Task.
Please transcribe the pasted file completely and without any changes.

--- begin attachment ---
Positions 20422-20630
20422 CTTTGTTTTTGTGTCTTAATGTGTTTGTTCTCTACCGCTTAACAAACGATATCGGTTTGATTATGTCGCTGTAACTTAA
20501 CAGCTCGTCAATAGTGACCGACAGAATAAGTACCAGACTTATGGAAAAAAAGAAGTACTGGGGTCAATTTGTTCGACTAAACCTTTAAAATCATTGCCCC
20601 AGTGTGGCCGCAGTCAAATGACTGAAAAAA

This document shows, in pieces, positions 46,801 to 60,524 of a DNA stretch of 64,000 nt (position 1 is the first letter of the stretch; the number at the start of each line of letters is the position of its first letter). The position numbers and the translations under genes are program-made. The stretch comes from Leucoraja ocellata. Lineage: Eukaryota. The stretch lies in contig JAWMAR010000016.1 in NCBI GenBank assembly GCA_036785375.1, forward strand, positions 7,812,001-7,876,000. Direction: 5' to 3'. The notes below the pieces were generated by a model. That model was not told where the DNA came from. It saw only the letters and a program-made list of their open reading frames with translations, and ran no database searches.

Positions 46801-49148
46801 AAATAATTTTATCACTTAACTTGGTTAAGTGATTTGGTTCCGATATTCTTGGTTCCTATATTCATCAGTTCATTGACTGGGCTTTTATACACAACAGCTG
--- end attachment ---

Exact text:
Positions 20422-20630
20422 CTTTGTTTTTGTGTCTTAATGTGTTTGTTCTCTACCGCTTAACAAACGATATCGGTTTGATTATGTCGCTGTAACTTAA
20501 CAGCTCGTCAATAGTGACCGACAGAATAAGTACCAGACTTATGGAAAAAAAGAAGTACTGGGGTCAATTTGTTCGACTAAACCTTTAAAATCATTGCCCC
20601 AGTGTGGCCGCAGTCAAATGACTGAAAAAA

This document shows, in pieces, positions 46,801 to 60,524 of a DNA stretch of 64,000 nt (position 1 is the first letter of the stretch; the number at the start of each line of letters is the position of its first letter). The position numbers and the translations under genes are program-made. The stretch comes from Leucoraja ocellata. Lineage: Eukaryota. The stretch lies in contig JAWMAR010000016.1 in NCBI GenBank assembly GCA_036785375.1, forward strand, positions 7,812,001-7,876,000. Direction: 5' to 3'. The notes below the pieces were generated by a model. That model was not told where the DNA came from. It saw only the letters and a program-made list of their open reading frames with translations, and ran no database searches.

Positions 46801-49148
46801 AAATAATTTTATCACTTAACTTGGTTAAGTGATTTGGTTCCGATATTCTTGGTTCCTATATTCATCAGTTCATTGACTGGGCTTTTATACACAACAGCTG